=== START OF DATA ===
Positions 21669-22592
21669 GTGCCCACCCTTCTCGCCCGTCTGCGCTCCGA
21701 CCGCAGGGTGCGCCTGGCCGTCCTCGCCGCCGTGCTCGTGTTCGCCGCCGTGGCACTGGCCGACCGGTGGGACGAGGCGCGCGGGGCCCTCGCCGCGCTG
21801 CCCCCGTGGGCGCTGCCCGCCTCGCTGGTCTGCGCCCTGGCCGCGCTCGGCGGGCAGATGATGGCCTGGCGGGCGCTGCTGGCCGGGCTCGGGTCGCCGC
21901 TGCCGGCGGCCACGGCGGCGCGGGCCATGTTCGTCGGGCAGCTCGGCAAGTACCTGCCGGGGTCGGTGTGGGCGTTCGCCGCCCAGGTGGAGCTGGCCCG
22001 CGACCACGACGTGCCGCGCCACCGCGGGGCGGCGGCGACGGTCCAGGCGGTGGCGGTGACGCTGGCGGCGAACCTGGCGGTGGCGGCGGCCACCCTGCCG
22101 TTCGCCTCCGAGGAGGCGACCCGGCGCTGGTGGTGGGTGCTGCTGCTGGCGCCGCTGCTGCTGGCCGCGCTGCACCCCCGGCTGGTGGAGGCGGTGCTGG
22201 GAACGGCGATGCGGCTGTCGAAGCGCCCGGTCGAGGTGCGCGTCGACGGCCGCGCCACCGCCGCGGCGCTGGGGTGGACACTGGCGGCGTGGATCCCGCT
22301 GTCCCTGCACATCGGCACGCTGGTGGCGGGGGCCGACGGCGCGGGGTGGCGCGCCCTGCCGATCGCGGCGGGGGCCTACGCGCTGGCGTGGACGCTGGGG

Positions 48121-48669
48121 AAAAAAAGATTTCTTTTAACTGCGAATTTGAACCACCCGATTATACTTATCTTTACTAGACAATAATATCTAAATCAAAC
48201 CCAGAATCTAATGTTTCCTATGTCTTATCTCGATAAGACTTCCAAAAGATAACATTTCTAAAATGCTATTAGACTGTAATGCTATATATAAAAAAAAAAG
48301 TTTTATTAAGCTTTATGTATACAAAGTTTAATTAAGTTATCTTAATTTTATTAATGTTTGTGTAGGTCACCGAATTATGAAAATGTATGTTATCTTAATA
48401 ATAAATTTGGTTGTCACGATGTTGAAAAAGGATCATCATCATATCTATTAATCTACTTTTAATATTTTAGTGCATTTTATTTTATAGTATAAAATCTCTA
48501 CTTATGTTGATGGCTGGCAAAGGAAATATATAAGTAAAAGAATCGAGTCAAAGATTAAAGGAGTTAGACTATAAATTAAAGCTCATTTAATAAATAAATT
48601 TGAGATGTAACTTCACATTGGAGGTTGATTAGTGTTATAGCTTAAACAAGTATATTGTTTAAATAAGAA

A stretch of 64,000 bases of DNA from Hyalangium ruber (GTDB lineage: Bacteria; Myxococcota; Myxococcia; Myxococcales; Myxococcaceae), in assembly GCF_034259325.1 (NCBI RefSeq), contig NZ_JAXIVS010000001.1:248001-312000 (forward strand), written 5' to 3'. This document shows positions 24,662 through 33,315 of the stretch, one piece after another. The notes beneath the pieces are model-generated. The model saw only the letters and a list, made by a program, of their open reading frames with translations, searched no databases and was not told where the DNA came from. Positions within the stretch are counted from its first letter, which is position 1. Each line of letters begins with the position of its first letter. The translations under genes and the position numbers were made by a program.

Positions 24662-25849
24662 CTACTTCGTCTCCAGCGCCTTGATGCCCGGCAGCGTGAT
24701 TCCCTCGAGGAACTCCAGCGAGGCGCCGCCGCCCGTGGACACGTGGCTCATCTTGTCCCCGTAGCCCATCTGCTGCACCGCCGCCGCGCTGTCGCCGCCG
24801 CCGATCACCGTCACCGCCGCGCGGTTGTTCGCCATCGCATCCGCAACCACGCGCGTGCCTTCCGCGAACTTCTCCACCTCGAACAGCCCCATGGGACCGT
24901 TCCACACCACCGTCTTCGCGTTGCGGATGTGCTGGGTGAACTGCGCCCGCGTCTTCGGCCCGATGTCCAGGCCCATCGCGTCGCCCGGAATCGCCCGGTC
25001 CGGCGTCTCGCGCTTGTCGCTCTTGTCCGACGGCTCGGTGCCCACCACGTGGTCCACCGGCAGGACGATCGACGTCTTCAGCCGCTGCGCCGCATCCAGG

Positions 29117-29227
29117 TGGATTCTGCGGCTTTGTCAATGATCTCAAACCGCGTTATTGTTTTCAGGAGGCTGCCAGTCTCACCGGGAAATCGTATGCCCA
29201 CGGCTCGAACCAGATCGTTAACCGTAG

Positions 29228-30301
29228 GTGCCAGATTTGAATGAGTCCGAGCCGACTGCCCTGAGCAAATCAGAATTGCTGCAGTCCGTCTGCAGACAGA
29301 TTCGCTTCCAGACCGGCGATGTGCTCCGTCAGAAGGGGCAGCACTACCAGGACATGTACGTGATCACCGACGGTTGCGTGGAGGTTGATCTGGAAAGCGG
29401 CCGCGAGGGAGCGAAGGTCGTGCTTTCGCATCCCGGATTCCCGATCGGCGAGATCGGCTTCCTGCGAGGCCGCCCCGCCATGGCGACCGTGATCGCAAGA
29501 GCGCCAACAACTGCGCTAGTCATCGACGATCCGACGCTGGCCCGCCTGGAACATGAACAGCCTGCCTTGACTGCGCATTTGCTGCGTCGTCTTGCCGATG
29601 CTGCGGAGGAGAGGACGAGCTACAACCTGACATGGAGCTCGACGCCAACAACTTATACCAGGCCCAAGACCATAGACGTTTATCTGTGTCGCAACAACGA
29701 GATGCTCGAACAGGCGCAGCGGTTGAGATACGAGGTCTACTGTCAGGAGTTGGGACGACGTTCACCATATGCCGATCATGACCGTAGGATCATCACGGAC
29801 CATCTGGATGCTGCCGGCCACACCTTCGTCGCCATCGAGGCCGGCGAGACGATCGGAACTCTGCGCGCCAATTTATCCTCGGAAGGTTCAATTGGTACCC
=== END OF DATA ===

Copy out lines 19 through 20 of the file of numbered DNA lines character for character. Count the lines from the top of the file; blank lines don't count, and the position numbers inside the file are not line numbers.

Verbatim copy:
24662 CTACTTCGTCTCCAGCGCCTTGATGCCCGGCAGCGTGAT
24701 TCCCTCGAGGAACTCCAGCGAGGCGCCGCCGCCCGTGGACACGTGGCTCATCTTGTCCCCGTAGCCCATCTGCTGCACCGCCGCCGCGCTGTCGCCGCCG